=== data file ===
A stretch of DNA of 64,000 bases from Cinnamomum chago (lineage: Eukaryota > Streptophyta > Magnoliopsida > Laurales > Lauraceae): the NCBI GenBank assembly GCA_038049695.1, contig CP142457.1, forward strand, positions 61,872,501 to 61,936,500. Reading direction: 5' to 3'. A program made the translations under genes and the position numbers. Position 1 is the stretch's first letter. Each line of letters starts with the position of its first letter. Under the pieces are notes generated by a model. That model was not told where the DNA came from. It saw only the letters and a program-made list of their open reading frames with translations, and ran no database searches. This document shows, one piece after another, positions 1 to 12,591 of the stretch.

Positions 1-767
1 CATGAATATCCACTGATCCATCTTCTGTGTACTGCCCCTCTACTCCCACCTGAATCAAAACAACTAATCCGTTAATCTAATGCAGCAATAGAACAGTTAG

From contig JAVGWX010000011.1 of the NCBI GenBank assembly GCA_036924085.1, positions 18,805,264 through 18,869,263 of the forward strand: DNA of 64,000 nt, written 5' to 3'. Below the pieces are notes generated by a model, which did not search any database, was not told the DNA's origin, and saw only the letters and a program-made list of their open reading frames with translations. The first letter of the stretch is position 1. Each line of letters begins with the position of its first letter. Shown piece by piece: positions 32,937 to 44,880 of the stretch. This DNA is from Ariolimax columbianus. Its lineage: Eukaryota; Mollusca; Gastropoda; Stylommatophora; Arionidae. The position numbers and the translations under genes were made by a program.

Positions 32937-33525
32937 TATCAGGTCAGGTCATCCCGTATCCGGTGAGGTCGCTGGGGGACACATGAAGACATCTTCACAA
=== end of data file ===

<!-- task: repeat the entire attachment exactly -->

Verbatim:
A stretch of DNA of 64,000 bases from Cinnamomum chago (lineage: Eukaryota > Streptophyta > Magnoliopsida > Laurales > Lauraceae): the NCBI GenBank assembly GCA_038049695.1, contig CP142457.1, forward strand, positions 61,872,501 to 61,936,500. Reading direction: 5' to 3'. A program made the translations under genes and the position numbers. Position 1 is the stretch's first letter. Each line of letters starts with the position of its first letter. Under the pieces are notes generated by a model. That model was not told where the DNA came from. It saw only the letters and a program-made list of their open reading frames with translations, and ran no database searches. This document shows, one piece after another, positions 1 to 12,591 of the stretch.

Positions 1-767
1 CATGAATATCCACTGATCCATCTTCTGTGTACTGCCCCTCTACTCCCACCTGAATCAAAACAACTAATCCGTTAATCTAATGCAGCAATAGAACAGTTAG

From contig JAVGWX010000011.1 of the NCBI GenBank assembly GCA_036924085.1, positions 18,805,264 through 18,869,263 of the forward strand: DNA of 64,000 nt, written 5' to 3'. Below the pieces are notes generated by a model, which did not search any database, was not told the DNA's origin, and saw only the letters and a program-made list of their open reading frames with translations. The first letter of the stretch is position 1. Each line of letters begins with the position of its first letter. Shown piece by piece: positions 32,937 to 44,880 of the stretch. This DNA is from Ariolimax columbianus. Its lineage: Eukaryota; Mollusca; Gastropoda; Stylommatophora; Arionidae. The position numbers and the translations under genes were made by a program.

Positions 32937-33525
32937 TATCAGGTCAGGTCATCCCGTATCCGGTGAGGTCGCTGGGGGACACATGAAGACATCTTCACAA